“Have a great night. If you haven’t seen the show before… it’s alright,” snickered Noel Gallagher in his trademark Mancunian accent, launching the High Flying Birds into a quirky and fun rendition of The Beatles’ All You Need Is Love after an epic run of Oasis hits including Little By Little, Stop Crying Your Heart Out, Wonderwall and Don’t Look Back in Anger.
The lights outside of Optus Stadium were lit up in the colours of the Irish flag and inside punters were itching for U2’s return (their last visit was in 2010 during the 360 Tour). The epic screen behind the stage (the largest high-res LED video screen ever used in a touring show) rolled through classic poems by some of the greats, including James Dickey and Langston Hughes, while punters in the swelling mosh passed around a lone beach ball.
As far as opening tracks go, they don’t come more rousing than Sunday Bloody Sunday and every snare hit from Larry Mullen Jr – who was perched at the end of the runway – felt like a punch in the gut.
U2 @ Optus Stadium. Photo by Adrian Thomson.
The Edge strolled down from the back of the stage, dancing though the song’s delicate guitar lines before the larger-than-life Bono joined them, his vocals echoing around the giant stadium. The band unleashed I Will Follow like they were playing to a small pub crowd – great for those in the front, not so much for those in the nosebleed section, with the huge screen remaining dark throughout.
“Perth, thank you for your patience,” Bono said. “The only thing we can do to make up for the past ten years is to make sure that tonight is the best show that we’ve ever played.” The praise for Australia continued alongside a tribute for the heroic firefighters currently battling devastating bushfires across the country; a touching moment reinforced by a powerful performance of David Bowie’s Heroes before Pride (In The Name Of Love) had everyone screaming their lungs out.
The Joshua Tree tour had finally arrived and with it a stadium show of mammoth proportions. The band left the runway and set up on the main stage for Where The Streets Have No Name as the huge screen finally lit up, first in bright red and then to display video of a brooding highway. They were literally getting the show on the road.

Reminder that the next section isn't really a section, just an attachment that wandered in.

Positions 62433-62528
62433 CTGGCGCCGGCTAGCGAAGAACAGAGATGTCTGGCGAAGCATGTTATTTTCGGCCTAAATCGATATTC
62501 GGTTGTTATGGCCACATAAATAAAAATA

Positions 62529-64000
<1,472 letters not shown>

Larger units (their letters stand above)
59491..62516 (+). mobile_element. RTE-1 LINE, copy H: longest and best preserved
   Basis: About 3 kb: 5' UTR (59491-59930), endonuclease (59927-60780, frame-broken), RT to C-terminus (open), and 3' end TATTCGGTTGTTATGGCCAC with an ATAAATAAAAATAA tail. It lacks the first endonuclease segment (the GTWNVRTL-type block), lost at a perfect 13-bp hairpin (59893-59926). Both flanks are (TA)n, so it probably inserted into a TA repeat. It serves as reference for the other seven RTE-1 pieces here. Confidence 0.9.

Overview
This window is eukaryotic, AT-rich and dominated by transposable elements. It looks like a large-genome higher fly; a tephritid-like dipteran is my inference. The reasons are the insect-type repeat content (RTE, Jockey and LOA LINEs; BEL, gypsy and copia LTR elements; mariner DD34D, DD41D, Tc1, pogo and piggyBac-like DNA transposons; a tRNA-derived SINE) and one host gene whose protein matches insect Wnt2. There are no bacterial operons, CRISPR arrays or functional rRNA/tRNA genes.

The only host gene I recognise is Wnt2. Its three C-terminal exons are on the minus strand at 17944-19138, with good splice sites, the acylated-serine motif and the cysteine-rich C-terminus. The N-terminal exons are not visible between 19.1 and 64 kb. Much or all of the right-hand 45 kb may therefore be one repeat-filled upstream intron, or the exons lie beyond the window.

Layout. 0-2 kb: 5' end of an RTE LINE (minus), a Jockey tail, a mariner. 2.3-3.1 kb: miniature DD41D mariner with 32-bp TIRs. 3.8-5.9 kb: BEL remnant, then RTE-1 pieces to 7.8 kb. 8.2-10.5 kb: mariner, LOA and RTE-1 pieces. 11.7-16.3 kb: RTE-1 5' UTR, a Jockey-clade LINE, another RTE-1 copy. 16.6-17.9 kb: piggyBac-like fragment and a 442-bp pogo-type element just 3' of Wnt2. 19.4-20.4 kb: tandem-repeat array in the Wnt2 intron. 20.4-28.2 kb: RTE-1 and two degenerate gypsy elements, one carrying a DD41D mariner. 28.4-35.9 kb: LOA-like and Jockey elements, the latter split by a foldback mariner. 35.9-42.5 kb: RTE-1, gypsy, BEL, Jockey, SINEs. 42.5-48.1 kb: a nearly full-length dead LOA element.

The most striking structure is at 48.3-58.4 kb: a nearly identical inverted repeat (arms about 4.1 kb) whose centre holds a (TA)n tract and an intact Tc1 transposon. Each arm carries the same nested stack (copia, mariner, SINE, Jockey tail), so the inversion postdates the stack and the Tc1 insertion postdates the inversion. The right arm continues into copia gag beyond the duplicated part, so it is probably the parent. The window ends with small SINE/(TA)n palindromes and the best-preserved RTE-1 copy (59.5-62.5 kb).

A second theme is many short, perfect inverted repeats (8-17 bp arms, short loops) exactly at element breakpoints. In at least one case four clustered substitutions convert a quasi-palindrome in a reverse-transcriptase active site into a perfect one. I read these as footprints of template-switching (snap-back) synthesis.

The unity around the stadium for I Still Haven’t Found What I’m Looking For and With Or Without You truly captured the essence of the album perfectly, the band now surrounded by mountainous desert ranges. But the soaring vocal lines and soothing atmosphere didn’t last long as ratty guitar and thick bass from Adam Clayton grabbed hold of the audience and threw the venue into chaos as Bullet The Blue Sky’s droning guitar oozed across the stadium, Bono barking lyrics at the crowd. It was the first time the band actually appeared on the screen, albeit through a series of warped and dizzying effects.
“Welcome to side two of The Joshua Tree,” Bono announced. “If you were listening on cassette, this is the moment you would eject and flip it over.”
The vocalist gave a shoutout to the band’s longtime producer Steve Lillywhite who was in attendance before launching into In God’s Country; its drum shuffle and busy guitar created a wall of noise that carried Bono’s voice to every corner of the venue and beyond.
U2 @ Optus Stadium. Photo by Adrian Thomson.
The visuals accompanying each song were so detailed and immersive it felt like we were being pulled into a music video from time to time. Country-esque single Trip Through Your Wires, featured lasso displays and US flags, and One Tree Hill (dedicated to roadie Greg Carroll) drew focus with a hypnotic blood-red moon. Exit transported punters down another dizzying rabbit hole, Bono parading around the stage and then runway like a possessed preacher, finally falling to his knees and facing his band to bust out Mothers Of The Disappeared.
“Are you ready to get high?” Bono asked between the soaring call and response vocal intro of Elevation, the first song in an encore set that proved they were saving some of the best until last. A disco-tinge took over for Even Better Than The Real Thing and a disco ball lit up the stadium. It was an effort that fell somewhat flat given the booming sounds of Vertigo that proceeded it. Luckily, an intimate acoustic performance of Every Breaking Wave, with Bono backed by The Edge on piano, was just around the corner to iron out any creases.
In one last burst of uplifting energy, U2 whipped out Beautiful Day and Ultraviolet (Light My Way), before offering up a lasting message to everyone in attendance that summed up the night perfectly: Love Is Bigger Than Anything In Its Way.
Given that U2 had already taken The Joshua Tree tour across the globe by the time it hit Perth – it kicked off around the iconic album’s 30th anniversary in 2017 – it’s not surprising they have the formula down pat.